Column: Making a penny worth more
By Sara Hooge, Worthington Christian School WORTHINGTON -- There is not much you can buy with a penny anymore. The penny was the first currency authorized by the United States. The original design was suggested by Benjamin Franklin. It was made e...
By Sara Hooge, Worthington Christian School
WORTHINGTON - There is not much you can buy with a penny anymore. The penny was the first currency authorized by the United States. The original design was suggested by Benjamin Franklin. It was made entirely of copper, and was five times heavier and 50 percent larger than our current U.S. penny. How can we use pennies to become more than just one cent?
Pennies can be used to help a toddler count, use in your penny loafers or to throw into a wishing well to make a wish. But when pennies are collected in large amounts they can be used to create hope, find a cure and treat an individual. They also can help teach our children how to serve others.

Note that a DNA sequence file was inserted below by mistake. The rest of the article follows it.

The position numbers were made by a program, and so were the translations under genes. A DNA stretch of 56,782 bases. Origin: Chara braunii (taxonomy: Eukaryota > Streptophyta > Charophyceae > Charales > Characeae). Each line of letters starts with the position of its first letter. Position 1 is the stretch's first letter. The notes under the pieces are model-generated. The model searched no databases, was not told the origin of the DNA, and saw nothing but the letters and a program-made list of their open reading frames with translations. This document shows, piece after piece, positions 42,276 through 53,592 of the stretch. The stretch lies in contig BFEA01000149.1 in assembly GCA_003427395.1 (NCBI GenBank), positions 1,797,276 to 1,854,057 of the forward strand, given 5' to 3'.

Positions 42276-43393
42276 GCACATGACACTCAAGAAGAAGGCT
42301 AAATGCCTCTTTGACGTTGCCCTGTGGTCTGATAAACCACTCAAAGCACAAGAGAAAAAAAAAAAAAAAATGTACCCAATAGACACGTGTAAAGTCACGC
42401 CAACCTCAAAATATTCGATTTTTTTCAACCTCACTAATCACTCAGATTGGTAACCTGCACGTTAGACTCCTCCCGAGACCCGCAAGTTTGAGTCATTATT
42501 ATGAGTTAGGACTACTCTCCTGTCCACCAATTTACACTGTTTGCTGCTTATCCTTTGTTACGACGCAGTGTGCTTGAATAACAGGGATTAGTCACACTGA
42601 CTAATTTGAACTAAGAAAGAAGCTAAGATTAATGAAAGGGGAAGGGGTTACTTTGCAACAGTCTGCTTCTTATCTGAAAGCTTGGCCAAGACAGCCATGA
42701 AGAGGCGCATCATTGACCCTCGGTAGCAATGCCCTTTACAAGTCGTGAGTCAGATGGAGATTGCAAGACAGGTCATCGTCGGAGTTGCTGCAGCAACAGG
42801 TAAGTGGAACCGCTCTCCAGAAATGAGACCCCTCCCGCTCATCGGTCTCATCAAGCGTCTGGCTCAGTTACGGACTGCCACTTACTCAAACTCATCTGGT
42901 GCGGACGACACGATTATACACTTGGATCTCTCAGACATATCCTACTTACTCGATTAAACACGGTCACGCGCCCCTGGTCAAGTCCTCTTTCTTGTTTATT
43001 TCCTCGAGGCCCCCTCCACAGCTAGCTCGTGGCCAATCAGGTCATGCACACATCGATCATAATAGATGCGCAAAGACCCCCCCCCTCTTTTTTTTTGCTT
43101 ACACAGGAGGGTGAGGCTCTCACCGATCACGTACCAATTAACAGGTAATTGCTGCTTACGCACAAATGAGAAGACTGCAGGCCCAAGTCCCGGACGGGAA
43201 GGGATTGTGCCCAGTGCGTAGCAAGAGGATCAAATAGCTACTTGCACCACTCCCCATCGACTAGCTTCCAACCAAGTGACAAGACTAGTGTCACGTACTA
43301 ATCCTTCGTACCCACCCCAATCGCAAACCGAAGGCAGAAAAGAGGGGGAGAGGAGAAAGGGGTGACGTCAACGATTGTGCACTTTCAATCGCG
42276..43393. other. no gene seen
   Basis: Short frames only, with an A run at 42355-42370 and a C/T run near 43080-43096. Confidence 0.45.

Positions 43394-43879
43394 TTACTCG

The Worthington Christian School service project for the month of January is Pennies for Patients. Each student received a small box to fill with pennies, or other loose change, to raise money for a young girl who is a Hodgkin’s Lymphoma survivor. Pennies for Patients’ goal is to find cures for blood cancer patients. They also help patients find access to treatments and providers to increase quality of care and life.
What a great reminder for these kids, teachers and parents that God has blessed them with the gift of health. When we are blessed, it is important to use our resources to help others. Students get to help a specific person and see that even though they are young, if they work together, they can help someone in amazing ways. Students have been looking for coins by looking in their cars, begging parents for coins and emptying their piggy banks to help someone in need. It is fun to see them get excited to serve others!
Next time you see a penny, let it be a reminder of how God loves you and how you can show His love by serving others.